Facing public pressure from of some of his city’s most prominent business leaders and restaurateurs, Havre de Grace Mayor Wayne Dougherty issued an immediate stop work order Monday night and instructed city police officers and public works employees to take down the fence that had been erected around the heavily-used water plant parking lot.
With expansion of the water treatment plant on the way, the sprawling, waterside public parking lot on St. John Street was recently fenced off – a move which whipped the downtown business district into a frenzy.
Considering how difficult it can be to find a place to park in Havre de Grace on any given day, this from someone who worked right in the middle of downtown for several years, the loss of the water plant parking lot would be staggering for many of the small city businesses.
Local business owners and the Havre de Grace Main Street, Inc. group assembled for a pre-city council meeting Monday afternoon in the MacGregor’s Banquet Room to discuss the closure of the water plant parking lot, including the lack of information provided to citizens on the lot closure as well as the negative impact it could have on the entire downtown business area.
March 4, 2008
BY AUTHORITY AND ORDER OF THE MAYOR OF THE CITY OF HAVRE DE GRACE AND IN ACCORDANCE WITH SECTION 114 OF THE 2003 INTERNATIONAL BUILDING CODE, CITY ORDINANCE #861 A STOP WORK ORDER IS HEREBY DIRECTED WHEREBY ALL WORK SHALL IMMEDIATELY CEASE AND DESIST UPON PERMIT NO: 20080207 – WATER TREATMENT PLANT EXPANSION AND PERMIT NO: 20080269 – GRADING AND STORM WATER MANAGEMENT, WATER TREATMENT PLANT UNTIL SUCH TIME AS PUBLIC SAFETY HAS BEEN ABATED IN AN ACCEPTABLE MANNER AND SHALL REMAIN IN FORCE UNTIL SUCH TIME AS REALEASED BY THE SAME AUTHORITY: PUBLIC SAFETY ABATEMENT SHALL REQUIRE THE IMMEDIATE REMOVAL OF THE CONTAINMENT FENCE INSTALLED AND ENCLOSING THE PUBLIC PARKING FACILITY AND DRIVE LANES LOCATED BEHIND THE WATER TREATMENT PLANT AND ANY CONSTRUCTION MATERIAL RELATED TO THE ABOVE PROJECT LOCATED ON THE SAME PARKING FACILITY.
In an email to concerned local business owners, Dan Lee of MacGregor’s Restaurant summed up what the full impact of the parking lot closure could mean to his and other downtown businesses:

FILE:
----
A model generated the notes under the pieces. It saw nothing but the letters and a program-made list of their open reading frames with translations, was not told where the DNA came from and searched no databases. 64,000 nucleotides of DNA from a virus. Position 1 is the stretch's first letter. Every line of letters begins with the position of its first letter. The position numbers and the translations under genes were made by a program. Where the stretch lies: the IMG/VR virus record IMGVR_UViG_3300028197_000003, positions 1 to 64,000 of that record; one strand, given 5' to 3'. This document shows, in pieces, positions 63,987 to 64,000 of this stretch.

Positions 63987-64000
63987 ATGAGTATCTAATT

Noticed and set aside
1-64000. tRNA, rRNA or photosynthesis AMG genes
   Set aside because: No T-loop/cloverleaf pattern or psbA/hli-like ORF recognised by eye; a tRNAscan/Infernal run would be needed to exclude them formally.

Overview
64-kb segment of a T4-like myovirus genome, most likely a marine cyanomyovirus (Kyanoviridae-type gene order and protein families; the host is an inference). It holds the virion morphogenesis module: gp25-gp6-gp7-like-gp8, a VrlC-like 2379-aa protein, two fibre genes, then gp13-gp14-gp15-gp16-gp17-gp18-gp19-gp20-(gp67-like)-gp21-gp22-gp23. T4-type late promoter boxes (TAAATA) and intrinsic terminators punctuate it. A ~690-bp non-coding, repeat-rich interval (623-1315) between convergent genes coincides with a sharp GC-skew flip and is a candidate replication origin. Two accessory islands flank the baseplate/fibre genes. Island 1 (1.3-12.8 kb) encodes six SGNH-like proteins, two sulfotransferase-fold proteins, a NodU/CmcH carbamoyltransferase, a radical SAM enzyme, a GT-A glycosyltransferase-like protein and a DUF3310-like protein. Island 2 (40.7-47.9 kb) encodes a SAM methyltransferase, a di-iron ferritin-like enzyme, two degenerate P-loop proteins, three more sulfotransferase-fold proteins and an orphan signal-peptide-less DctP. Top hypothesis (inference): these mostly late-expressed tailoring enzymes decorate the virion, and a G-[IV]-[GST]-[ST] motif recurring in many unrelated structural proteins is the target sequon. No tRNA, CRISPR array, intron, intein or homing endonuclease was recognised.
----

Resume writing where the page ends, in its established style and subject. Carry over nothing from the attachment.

“With 56 parking spaces taken away, it means…
a. On a summer Saturday, that’s 56 cars every two hours from noon til 10 p.m., that’s 280 lost cars in one day with nowhere to park. With an average of over two people per car, it’s safe to say there will be at least 600 people that won’t be walking in our downtown…not to my restaurant, not to Tidewater, not to Coakley’s and not to any of the shops or businesses in a three or 4 block area. At $20 per person, that’s $12,000 per weekend day lost.
b. What will we do during First Fridays, Decoy Festival, Mother’s Day, LPGA, Fourth of July or just any nice day during the summer?”
Former city council candidate Tom Fitzpatrick addressed the situation during Monday night’s meeting with the following comments and suggestions:
1. Institute a formal process involving the County, the City, the General Contractor, the Consulting Engineer(s), and representatives of the affected business community, to develop maintenance of parking plan intended to minimize the negative impact of the project to the public safety and the downtown business community, and provide for proper public notice regarding changes in the configuration and availability of parking during the construction project.
2. Revise the existing site plan to minimize the permanent impact on available parking due to this project. The current drawings show a net reduction of 24 spaces due to the addition of green space and the fencing off of an empty lane adjacent to the new grit removal facility. Reductions in impervious surfaces required by current environmental regulations can be met with the use of permeable pavers, without reducing available parking.
Finally, should the City elect to accept these recommendation, or develop any other recommendations of their own, these requirements should be inserted into the contract documents as a change order. A memorandum of understanding or a resolution will not be sufficient. Incorporating these requirements into the contract will give us the enforcement and compliance leverage we need to see this project through with minimum impact to the community.
Word is that Harford County Executive and Havre de Grace resident David Craig showed up at MacGregor’s prior to the city council meeting to attempt to smooth over the situation.
Dougherty announced during the Monday night session that the fence would be taken down immediately Tuesday morning until the city can come up with some other resolution.